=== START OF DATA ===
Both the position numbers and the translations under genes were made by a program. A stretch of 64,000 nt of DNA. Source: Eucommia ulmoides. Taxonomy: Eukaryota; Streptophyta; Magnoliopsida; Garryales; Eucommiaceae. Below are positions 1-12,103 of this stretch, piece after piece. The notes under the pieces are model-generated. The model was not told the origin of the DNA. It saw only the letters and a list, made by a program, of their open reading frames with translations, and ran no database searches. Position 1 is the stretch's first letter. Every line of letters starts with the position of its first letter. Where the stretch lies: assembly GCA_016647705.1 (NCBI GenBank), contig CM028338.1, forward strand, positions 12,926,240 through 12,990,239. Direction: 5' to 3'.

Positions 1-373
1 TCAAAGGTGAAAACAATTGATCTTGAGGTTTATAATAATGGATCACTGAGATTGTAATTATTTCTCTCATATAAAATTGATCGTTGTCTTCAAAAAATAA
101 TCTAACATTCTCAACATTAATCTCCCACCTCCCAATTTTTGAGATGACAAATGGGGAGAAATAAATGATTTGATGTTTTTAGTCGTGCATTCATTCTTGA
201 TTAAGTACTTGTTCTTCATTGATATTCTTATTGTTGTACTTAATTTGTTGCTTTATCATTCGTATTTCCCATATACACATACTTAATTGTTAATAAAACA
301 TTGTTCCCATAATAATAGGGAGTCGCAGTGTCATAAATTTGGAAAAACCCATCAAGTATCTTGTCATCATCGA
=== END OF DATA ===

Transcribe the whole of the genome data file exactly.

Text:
Both the position numbers and the translations under genes were made by a program. A stretch of 64,000 nt of DNA. Source: Eucommia ulmoides. Taxonomy: Eukaryota; Streptophyta; Magnoliopsida; Garryales; Eucommiaceae. Below are positions 1-12,103 of this stretch, piece after piece. The notes under the pieces are model-generated. The model was not told the origin of the DNA. It saw only the letters and a list, made by a program, of their open reading frames with translations, and ran no database searches. Position 1 is the stretch's first letter. Every line of letters starts with the position of its first letter. Where the stretch lies: assembly GCA_016647705.1 (NCBI GenBank), contig CM028338.1, forward strand, positions 12,926,240 through 12,990,239. Direction: 5' to 3'.

Positions 1-373
1 TCAAAGGTGAAAACAATTGATCTTGAGGTTTATAATAATGGATCACTGAGATTGTAATTATTTCTCTCATATAAAATTGATCGTTGTCTTCAAAAAATAA
101 TCTAACATTCTCAACATTAATCTCCCACCTCCCAATTTTTGAGATGACAAATGGGGAGAAATAAATGATTTGATGTTTTTAGTCGTGCATTCATTCTTGA
201 TTAAGTACTTGTTCTTCATTGATATTCTTATTGTTGTACTTAATTTGTTGCTTTATCATTCGTATTTCCCATATACACATACTTAATTGTTAATAAAACA
301 TTGTTCCCATAATAATAGGGAGTCGCAGTGTCATAAATTTGGAAAAACCCATCAAGTATCTTGTCATCATCGA